tv Key Capitol Hill Hearings CSPAN January 26, 2015 10:00pm-12:01am EST
google is a search engine company -- was a search engine company that did a lot of great things. [laughter] >> humble. >> the right to be forgotten is an interesting issue that a lot of us in the u.s. look at the ruling of this european court of justice and think this is outside the bounds and not something that would gain traction here due to our first amendment and strong intermediary liability principles. i think it's important to acknowledge some of the feelings that motivate the desire for a right to be forgotten. there is more information about all of us online than ever before.
that is true. a lot of the search costs for finding things have been obliterated. it used to be you could find a criminal record in the basement of city hall. the internet has obliterated that. people are concerned about the impact. what concerns me about the right to be forgotten is it has not been balanced with some of the other competing values such as the values of free expression and the benefit of the consumers right to know about things like whether a vendor has had bad reviews against them or a babysitter has had criminal offenses. these are things that people could request to be removed from search results and i think that's very anti-consumerist. >> is this a shift in thinking with google from a stance that used to say we index the internet. if you have a problem with that, please consult the internet.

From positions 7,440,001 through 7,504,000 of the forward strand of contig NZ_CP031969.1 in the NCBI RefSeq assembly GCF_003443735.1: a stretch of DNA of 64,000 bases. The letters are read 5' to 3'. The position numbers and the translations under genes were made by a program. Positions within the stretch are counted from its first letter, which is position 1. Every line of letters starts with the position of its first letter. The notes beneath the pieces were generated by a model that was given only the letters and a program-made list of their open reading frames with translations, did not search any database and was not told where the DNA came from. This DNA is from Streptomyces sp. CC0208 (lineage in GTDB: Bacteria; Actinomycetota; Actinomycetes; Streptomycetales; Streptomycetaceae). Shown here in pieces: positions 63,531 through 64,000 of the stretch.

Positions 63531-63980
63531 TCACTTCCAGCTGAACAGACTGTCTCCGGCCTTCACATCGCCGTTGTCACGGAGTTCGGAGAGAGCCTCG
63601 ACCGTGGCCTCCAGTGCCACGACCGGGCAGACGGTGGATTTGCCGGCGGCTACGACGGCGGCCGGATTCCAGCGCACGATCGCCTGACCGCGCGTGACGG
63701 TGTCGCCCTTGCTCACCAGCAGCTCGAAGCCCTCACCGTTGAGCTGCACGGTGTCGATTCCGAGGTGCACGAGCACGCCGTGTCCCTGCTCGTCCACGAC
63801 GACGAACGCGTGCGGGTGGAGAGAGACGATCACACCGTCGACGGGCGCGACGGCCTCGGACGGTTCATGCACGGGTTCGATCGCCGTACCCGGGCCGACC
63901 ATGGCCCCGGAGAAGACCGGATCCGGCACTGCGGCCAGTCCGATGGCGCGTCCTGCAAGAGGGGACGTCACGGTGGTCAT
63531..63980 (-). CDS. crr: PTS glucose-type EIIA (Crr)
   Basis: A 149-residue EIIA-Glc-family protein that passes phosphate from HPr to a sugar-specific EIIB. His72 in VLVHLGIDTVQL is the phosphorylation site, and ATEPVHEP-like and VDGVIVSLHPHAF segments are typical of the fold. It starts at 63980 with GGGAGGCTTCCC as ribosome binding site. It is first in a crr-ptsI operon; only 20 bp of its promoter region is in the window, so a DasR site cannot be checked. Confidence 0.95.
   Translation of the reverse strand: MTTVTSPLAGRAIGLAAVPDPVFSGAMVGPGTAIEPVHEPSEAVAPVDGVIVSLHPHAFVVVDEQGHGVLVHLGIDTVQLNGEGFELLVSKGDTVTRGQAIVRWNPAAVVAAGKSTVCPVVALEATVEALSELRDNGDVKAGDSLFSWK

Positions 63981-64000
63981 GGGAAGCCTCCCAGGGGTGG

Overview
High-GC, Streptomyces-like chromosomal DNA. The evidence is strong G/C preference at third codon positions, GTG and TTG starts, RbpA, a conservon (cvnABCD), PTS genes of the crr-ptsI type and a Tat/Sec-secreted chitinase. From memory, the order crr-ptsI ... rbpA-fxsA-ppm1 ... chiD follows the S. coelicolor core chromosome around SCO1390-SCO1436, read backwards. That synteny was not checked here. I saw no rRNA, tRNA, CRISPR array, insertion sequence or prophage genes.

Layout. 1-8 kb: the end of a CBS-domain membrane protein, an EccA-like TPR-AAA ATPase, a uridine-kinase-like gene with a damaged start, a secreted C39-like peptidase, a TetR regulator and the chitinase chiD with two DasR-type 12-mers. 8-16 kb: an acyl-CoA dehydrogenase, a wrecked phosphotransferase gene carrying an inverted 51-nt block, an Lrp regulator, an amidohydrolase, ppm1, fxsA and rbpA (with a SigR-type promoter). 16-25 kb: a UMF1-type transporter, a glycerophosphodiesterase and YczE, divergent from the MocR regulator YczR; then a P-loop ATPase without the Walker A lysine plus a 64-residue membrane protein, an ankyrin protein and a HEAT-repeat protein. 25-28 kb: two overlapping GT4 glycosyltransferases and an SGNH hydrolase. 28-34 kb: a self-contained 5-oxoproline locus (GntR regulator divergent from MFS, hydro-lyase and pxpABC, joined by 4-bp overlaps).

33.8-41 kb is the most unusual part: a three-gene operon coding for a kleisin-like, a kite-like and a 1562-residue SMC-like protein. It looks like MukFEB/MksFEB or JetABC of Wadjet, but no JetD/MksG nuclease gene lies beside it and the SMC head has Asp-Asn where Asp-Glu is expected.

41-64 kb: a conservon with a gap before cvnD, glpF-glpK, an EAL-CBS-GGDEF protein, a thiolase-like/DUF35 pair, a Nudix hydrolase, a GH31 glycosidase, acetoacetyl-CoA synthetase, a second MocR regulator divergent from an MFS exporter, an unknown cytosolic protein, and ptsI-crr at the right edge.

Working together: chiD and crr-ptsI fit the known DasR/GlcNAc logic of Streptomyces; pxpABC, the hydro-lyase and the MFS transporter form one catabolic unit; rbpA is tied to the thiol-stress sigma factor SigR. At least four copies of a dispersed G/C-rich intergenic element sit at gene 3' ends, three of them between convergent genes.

to a stance that says, there are a lot of tricky things that need to be balanced and may have quibbles with a privately activated process where a person comes to google and maybe a link goes down between a person and the information. this is a new reality. >> the reality is and why the court case in europe has been heavily dissected is it hinges on whether google is a data processor, which the court ruled it is, or a newspaper or journalistic organization. we are showing some prioritization, which we are. that is the value of search results. search results do both. they believe that these results are more important to the user than others. >> on the mechanics of it, how is it going? give us a sense of the flow coming after the opinion came
down. are there plans to open it up voluntarily to other citizens, because i have a small list in my pocket-- [laughter] >> we have received 100,000 requests. we have a backlog of requests. we have to go through these one by one. >> are their jobs posted for google right to be forgotten processors? >> some of the cases we have seen have been former politicians asking to have news of their criminal convictions removed. in our view, these are not in the public interest. there is some interest in the part of regulators and policymakers in parts of latin america and asia, looking at that, this is something we should consider.
>> so far, you are limiting this right to where it is required of you to implement. >> only within our european domain. >> only in localized portals. >> >> if i am alert enough to say i can perform a search in england. are there other companies at the table that watching this very closely? if you're not a search engine is right to be forgotten implicating what you do, either now or in the future? it's remarkably quiet. [laughter] this is a search engine specific thing? wow. brad? i i thought i saw a hand go up?